The Future of What’s Happening Now
The CDC has updated its coronavirus guidelines to let vaccinated residents resume most activities, indoor and outdoor, without a mask. But some experts want the state to wait another month and see how numbers change.
States are announcing incentive programs to encourage residents to get vaccinated against COVID-19. What started as small benefits, free doughnuts and beer has grown into significant prizes, such as five chances to win $1 million.
The U.S. was once king of semiconductor manufacturing. Today, not so much. In an interview, Skanda Amarnath discusses what went wrong with our chip-making prowess and if government intervention is needed.
A report analyzes which states are the best for police careers based upon opportunity, training requirements and protections from job hazards. But a trouble-plagued year may spark deeper changes for the future.
Cities want modern light rail trains and vintage-style streetcars. Most are built by foreign firms. Few know they also are manufactured by an American company with deep roots in Rust-Belt western Pennsylvania.
Some gas stations have run out of fuel as the major fuel supplier, Colonial Pipeline, remains temporarily out of operation due to a cyberattack over the weekend. Officials have urged residents not to hoard fuel.
The Senate is considering a bill that would devote billions to create new tech hubs around the country. It faces an uncertain future, since picking winners makes other regions jealous.
Gov. Gavin Newsom announced this week that the state will double its pandemic rent relief budget to $5.2 billion, using part of the unexpected $38 billion surplus. Details of who will be eligible have not yet been released.
Digital marriage licenses. Zoom ceremonies. Everyday citizens becoming wedding officiants. Utah County, Utah's online marriage license system became a big hit after COVID-19 shut down most offices that issue marriage licenses.
California could have as much as $16.7 billion more in revenue than what was predicted in January. Some of the surplus may be sent back to taxpayers in refunds, helping the governor’s chances in the recall election.
With Americans increasingly unhealthy because of the highly processed foods they eat, there’s more talk about the need for quality over quantity of food.
With Democratic voters already packed into a small number of districts, reducing voter turnout won't really lower the chances of Democrats winning – or help Republicans win.
Ridership dropped by 50 percent last year as stay-at-home orders and COVID-19 concerns kept many people off public transit. Even as the economy begins to reopen, ridership remains still down 45.5 percent.
The bill blocks certain topics in government diversity and inclusion training. Some worry it will discourage discussions on institutional racism and implicit bias.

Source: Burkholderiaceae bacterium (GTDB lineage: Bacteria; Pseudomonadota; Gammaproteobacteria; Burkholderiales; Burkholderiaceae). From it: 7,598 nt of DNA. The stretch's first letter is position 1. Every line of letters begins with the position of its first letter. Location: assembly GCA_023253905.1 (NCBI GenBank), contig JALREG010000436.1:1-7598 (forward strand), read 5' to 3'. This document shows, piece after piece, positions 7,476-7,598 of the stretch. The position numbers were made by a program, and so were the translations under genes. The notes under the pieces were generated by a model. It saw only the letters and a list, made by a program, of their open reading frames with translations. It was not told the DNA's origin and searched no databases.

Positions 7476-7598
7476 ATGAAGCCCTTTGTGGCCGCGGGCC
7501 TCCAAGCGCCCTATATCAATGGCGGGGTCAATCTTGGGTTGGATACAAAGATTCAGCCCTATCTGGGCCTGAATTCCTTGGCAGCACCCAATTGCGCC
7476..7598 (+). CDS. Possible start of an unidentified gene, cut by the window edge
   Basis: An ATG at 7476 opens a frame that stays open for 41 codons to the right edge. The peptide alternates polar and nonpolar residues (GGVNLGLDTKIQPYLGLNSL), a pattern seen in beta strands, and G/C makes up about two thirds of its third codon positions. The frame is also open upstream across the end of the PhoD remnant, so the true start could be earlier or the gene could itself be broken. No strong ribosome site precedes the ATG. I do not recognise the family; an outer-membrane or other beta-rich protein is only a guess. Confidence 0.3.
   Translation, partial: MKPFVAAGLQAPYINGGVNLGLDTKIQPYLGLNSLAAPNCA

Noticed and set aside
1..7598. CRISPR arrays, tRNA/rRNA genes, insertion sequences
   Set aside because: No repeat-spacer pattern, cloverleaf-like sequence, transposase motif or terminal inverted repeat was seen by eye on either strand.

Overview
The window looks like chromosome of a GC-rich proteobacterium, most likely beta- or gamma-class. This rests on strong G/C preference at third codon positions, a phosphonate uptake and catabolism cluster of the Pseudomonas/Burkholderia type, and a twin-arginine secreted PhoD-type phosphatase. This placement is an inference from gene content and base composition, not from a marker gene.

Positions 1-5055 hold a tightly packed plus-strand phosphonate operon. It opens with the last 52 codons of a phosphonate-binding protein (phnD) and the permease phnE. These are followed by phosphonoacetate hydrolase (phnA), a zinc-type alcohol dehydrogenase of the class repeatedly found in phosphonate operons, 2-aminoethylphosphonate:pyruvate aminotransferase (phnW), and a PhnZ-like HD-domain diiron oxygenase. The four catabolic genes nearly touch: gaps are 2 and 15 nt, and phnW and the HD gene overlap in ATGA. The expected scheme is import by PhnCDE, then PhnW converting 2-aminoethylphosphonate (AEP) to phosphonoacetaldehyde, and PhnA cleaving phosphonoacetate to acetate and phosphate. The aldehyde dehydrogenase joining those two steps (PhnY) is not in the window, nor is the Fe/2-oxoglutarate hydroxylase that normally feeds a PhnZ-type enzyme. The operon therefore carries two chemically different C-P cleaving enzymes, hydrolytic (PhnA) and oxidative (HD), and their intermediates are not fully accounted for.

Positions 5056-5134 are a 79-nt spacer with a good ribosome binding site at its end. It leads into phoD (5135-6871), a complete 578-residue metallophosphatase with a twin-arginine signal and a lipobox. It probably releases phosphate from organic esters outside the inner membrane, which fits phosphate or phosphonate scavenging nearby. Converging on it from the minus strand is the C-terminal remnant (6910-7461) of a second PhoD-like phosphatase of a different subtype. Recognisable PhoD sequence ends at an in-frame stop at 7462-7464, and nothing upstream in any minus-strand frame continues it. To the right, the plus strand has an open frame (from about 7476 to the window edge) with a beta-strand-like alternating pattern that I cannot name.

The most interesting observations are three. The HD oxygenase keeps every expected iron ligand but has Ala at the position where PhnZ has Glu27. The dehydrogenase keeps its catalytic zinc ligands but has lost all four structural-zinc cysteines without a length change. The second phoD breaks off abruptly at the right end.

Billions of dollars will be flowing to states and localities from opioid lawsuit settlements and court rulings. They need to set up a framework for dedicating the money to programs that save lives.
Arguments among themselves about concepts like “wokeness” and “cancel culture” are divisive and demonstrate racial insensitivity. A new generation of leaders should be allowed to define and use its own terms.
The U.S. Department of Transportation isn’t considered one of the federal government’s stronger agencies. But change and innovation has happened in recent years and could accelerate under new leadership and with more money.
Gov. Ron DeSantis approved a law that will put limitations on ballot dropoffs, establish ID requirements and restrict the number of absentee ballot drop boxes. Critics argue the law is just another voter suppression tactic.
Making it easier for professionals to practice across state lines is appealing, but if it isn't done right, it can endanger the public's health and safety.
Only two of Texas’ major companies have spoken publicly about the recent legislation that some are claiming is an act of voter suppression. But some organizations are uniting privately and plan a stronger public stance.
In the early years of the Republic, wives of politicians were often helpmates and could wield power despite their gender. Today, spouses challenge traditional gender norms in politics and have broad work portfolios.
In the wake of unproven claims about voting fraud, a record number of bills seek changes in election law. Some could enable legislatures to interfere with election administration.
The state will begin its biennial process of removing outdated voter registrations, starting first with 12,000 voters who have died. This is the first year Georgia will use data from other states to update its records.
Effective July 1, Florida bars, businesses, schools and government entities will not be allowed to require proof of COVID-19 vaccination, according to a new law that was signed by the governor on Monday.
Mayor Tishaura Jones wants to make change by defunding the police and jails and redirecting the funds to social workers, affordable housing, homeless aid and civil rights litigators.
The state’s disease information dashboard could have been a resource to identify at-risk communities and help better understand the virus’ spread, but a review has found that the data is incomplete, revealing inequities.
The goal is to add 4 million acres of farmland to the Conservation Reserve Program, which takes land out of production to blunt agriculture’s environmental impact.
So, is it election year again in California? Will voters be asked to toss a governor just a year shy of the end of his term? It’s now all but certain, because recall supporters have submitted the signatures necessary to get it on the ballot.
As their economies reopen, neither state has plans to implement a statewide vaccine passport system. But there could still be some instances where private companies require vaccination records.